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  1. #1
    Mark Finnie Guest

    Default New to driving in America - Phoenix to Vegas and back

    Hi there. I'm looking for some good advice. I'm a British guy and a major travel addict. So when my girlfriend's sister got a place in a Phoenix University I thought we simply had to go over and spend a couple of weeks. So now we've booked the flights to Phoenix and 3 nights in Vegas next January. But there seems to be rather a lot to see on the way. I'm not quite sure where to start! Also it seems my girlfriend's family might be there at the same time. Her parents are both a bit afraid of driving on the right hand side of the road, so it seems we will need a car that can handle 6 people plus luggage. So my queries are (apologies if this is a bit long-winded).
    1. What we should be aiming to see and what is a good order to see it in between Phoenix and Vegas.
    2. How to strike a balance between - my girlfriends parents with a very very limited sense of adventure (the father is dominant with a host of fears (eg heights) and and an awkward temprament but a good heart, and her mother quite timid), my girlfriend and her sister who could be persuaded to do/see most reasonable things, another 13 yr-old sister, and my own need for a bit of adventure. Thinking about somewhere like the Grand Canyon here - can we drive away from the tour buses a bit without anyone in the car feeling we have gone too far?
    3. What type of vehicle do we need to reasonably see the parts of Arizona which must be seen and what daily vehicle maintainance is necessary in this environment? eg will a standard family vehicle be suitable or do we need to go a bit more up the scale?
    4. Should we be looking to have accomodation booked at all stages of the journey or can we expect to roll up to a motel in most places and secure accomodation?
    5. If you were planning an 8 or 9 day route inc 3 nights in Vegas, what would your rough route be? (again taking into account that for the in-laws, they have never done anything remotely similar to this before)
    Sorry about the vagueness. I have just started thinking about this and am not a great planner - I usually just turn up with a backpack and take it from there. Any help will be much appreciated.

  2. Default Some ideas

    Day 1 (first on the road): Drive to Jerome, Sedona and Oak Creek Canyon (Arizona) for sightseeing, shopping, etc. Stay the night in Flagstaff.

    Day 2: Drive to Grand Canyon; take West Rim drive (open to vehicles at your time of year), and East Rim drive. See the IMAX film about the Canyon in Tusayan. Alternatively, spend some time and an overnight at Grand Canyon Village, and then leave via the east rim drive and Desert View the morning of the third day. You'll receive information about what's going on in the park as you arrive, and you can use that to plan your activities during your stay. Don't rule out the ranger-led activities at either of these two Natl Parks (GC or Zion). They are often the highlight of a visit.

    Day 3: Leave Grand Canyon (east on SR64) and drive to Wupatki National Monument (SR64 to US89 and south to the site). Wupatki is a collection of Anasazi (?) ruins (abandoned about 800 years ago) where there are some very interesting things to see. Continue north to Lake Powell and Glen Canyon Dam. Spend night at Page, AZ, or go on to Zion National Park. Another possibility is a lake cruise on Lake Powell, to the Rainbow Natural Bridge. Water levels are low now after drought of about 9 years, but it is still worth a look. The cruise takes at least a half day.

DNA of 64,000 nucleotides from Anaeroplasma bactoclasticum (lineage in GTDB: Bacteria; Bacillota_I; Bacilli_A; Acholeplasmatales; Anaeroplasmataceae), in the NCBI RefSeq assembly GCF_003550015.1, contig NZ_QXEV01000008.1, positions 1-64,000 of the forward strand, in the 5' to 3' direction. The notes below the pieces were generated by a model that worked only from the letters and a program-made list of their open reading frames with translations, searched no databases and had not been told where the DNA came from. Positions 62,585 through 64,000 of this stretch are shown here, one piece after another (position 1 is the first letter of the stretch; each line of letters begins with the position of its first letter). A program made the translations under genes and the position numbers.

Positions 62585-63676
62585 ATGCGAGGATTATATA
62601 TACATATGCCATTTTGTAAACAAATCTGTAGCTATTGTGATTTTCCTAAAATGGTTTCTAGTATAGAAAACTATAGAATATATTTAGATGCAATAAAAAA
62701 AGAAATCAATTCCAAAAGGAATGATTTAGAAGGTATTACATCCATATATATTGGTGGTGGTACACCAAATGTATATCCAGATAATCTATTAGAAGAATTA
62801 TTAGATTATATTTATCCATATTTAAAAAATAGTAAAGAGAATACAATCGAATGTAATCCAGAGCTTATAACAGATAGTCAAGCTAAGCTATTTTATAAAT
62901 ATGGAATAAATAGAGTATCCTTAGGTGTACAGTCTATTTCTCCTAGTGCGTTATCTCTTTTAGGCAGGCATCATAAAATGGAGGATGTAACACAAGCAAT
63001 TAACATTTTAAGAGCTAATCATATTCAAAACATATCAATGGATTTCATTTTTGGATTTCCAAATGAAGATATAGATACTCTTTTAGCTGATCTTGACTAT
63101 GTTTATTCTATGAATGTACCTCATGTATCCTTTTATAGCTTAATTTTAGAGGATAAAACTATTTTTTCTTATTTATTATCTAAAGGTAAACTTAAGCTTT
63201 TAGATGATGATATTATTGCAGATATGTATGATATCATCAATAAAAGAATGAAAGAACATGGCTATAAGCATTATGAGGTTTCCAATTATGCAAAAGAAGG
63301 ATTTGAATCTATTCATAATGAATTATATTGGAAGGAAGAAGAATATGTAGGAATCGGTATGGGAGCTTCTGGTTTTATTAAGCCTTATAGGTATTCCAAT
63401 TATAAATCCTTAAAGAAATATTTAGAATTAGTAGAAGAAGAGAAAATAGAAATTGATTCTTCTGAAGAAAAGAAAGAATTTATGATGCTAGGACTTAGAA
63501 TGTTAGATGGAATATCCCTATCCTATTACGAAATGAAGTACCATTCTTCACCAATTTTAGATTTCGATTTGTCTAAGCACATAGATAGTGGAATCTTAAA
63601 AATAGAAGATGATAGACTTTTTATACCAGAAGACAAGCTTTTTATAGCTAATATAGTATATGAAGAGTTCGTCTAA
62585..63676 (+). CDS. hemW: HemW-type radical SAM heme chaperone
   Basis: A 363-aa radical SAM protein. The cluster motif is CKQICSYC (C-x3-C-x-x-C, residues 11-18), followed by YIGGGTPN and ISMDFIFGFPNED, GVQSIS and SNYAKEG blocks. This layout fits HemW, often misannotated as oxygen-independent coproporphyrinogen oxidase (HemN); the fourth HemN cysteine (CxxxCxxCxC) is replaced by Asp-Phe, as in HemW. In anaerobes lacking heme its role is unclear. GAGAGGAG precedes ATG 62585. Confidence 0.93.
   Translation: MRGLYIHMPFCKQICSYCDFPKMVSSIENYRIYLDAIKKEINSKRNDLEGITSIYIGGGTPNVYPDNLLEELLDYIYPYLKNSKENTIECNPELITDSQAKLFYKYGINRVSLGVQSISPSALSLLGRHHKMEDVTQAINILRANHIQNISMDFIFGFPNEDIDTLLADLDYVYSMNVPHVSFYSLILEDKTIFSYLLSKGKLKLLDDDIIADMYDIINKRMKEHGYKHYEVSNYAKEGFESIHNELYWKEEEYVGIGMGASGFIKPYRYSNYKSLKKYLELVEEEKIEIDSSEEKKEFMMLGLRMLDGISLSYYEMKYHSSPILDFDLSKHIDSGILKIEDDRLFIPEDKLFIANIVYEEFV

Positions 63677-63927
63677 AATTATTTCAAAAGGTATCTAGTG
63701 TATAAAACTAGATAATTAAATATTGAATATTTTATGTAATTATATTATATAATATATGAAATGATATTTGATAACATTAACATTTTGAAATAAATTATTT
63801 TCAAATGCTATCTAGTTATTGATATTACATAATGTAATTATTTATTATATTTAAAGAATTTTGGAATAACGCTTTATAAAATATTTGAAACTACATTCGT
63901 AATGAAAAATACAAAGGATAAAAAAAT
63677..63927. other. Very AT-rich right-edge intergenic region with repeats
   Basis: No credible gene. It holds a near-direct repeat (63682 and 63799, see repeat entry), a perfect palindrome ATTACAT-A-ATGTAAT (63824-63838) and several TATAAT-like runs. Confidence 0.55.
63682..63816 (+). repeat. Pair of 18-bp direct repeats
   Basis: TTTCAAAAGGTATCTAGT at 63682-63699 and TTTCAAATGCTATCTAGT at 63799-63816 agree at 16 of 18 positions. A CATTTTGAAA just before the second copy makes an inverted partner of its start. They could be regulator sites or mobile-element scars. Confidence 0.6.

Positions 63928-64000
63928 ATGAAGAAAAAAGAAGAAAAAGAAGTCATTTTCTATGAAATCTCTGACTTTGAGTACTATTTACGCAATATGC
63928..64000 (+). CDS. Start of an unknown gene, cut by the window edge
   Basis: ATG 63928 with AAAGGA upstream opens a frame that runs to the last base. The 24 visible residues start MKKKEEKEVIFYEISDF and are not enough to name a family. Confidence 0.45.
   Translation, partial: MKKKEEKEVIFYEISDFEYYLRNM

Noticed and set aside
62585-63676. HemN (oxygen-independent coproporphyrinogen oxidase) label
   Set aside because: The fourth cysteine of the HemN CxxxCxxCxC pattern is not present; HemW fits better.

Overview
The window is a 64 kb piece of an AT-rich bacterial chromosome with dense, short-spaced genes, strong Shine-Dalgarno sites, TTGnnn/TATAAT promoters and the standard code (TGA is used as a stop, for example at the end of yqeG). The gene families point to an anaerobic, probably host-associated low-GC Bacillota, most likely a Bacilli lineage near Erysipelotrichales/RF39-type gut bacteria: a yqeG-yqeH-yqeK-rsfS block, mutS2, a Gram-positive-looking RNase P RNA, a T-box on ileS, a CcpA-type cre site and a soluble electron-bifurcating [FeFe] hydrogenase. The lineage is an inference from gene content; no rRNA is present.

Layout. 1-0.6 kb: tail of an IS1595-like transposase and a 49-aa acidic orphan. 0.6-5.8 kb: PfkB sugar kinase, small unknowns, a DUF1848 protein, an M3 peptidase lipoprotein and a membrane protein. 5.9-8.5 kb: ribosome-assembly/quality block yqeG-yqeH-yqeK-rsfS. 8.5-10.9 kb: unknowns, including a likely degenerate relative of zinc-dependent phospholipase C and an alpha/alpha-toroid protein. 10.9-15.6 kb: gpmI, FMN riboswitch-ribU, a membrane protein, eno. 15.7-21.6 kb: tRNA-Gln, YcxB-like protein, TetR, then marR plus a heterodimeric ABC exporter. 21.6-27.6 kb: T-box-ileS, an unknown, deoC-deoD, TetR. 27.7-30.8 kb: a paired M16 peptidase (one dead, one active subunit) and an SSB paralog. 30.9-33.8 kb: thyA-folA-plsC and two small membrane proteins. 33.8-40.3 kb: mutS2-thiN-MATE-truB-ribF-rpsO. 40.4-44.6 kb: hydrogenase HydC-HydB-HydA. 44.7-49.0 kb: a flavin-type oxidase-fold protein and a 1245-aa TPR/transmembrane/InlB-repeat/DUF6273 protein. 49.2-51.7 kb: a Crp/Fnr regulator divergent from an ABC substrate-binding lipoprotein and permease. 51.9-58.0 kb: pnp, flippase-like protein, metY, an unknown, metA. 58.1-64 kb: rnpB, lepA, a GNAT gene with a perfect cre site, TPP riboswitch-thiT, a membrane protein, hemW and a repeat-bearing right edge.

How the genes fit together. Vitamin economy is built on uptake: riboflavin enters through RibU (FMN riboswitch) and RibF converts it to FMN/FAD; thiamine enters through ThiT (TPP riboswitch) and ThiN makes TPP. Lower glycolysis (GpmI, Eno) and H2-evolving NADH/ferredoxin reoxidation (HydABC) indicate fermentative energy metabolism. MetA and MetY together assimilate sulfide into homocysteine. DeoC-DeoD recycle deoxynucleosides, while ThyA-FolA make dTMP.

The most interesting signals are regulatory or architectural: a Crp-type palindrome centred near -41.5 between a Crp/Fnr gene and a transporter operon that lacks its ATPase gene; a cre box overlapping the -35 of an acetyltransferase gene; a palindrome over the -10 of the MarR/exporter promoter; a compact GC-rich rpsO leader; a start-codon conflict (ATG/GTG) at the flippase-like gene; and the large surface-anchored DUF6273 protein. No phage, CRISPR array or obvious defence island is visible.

Day 4: Spend the day at Zion National Park. Overnight outside the park in St George.

    Day 5: Drive to Las Vegas.
    Day 6: Las Vegas
    Day 7: Las Vegas

    Day 8: Drive from Las Vegas to Phoenix (5-6 hours).

    Day 9: Relax in Phoenix! Call Bob to take you around to (1) a genuine English pub, or (2) barbecue. I recommend the barbecue, as you won't find anything like it in Old Blighty! :)

    All you'll probably need is a standard 4-door sedan (a Ford Taurus, for example), seats 6 and has a large trunk. Or you might request a mini-van, although the premium will be higher. Nothing special in the way of maintenance is required to drive here -- especially with a rental car as they will all be newer vehicles with no common mechanical problems -- millions of us live here in the southwest year round, and other than taking a few precautions (carrying drinking water for emergencies, for example), we don't give it a second thought.

    You won't need reservations at the time of year you are coming -- even at the Grand Canyon, probably, although it would not hurt to make THOSE ahead of time. I recommend the El Tovar if you can splurge a bit on accomodations, and Maswik Lodge if you prefer to be more economical. Both are Grand Canyon National Park Lodges, and are managed by a company called Xanterra (you can find them on the WWW).

    You will need to bring warm clothing -- although Phoenix and Las Vegas have temperate climates with frequent 7C temps at that time of year -- you will be traversing some higher elevations along the way in between, (Grand Canyon is 5,000 to 8,000 feet, for example), where the temps can be wintery, and snow and rain common. In Arizona particularly, we can wake up on a winter day, go for a swim, then ski at 10,000 feet after a short 2.5 hour drive! It's magic!

    If this creates more questions, post again and we'll give it a shot! Bob


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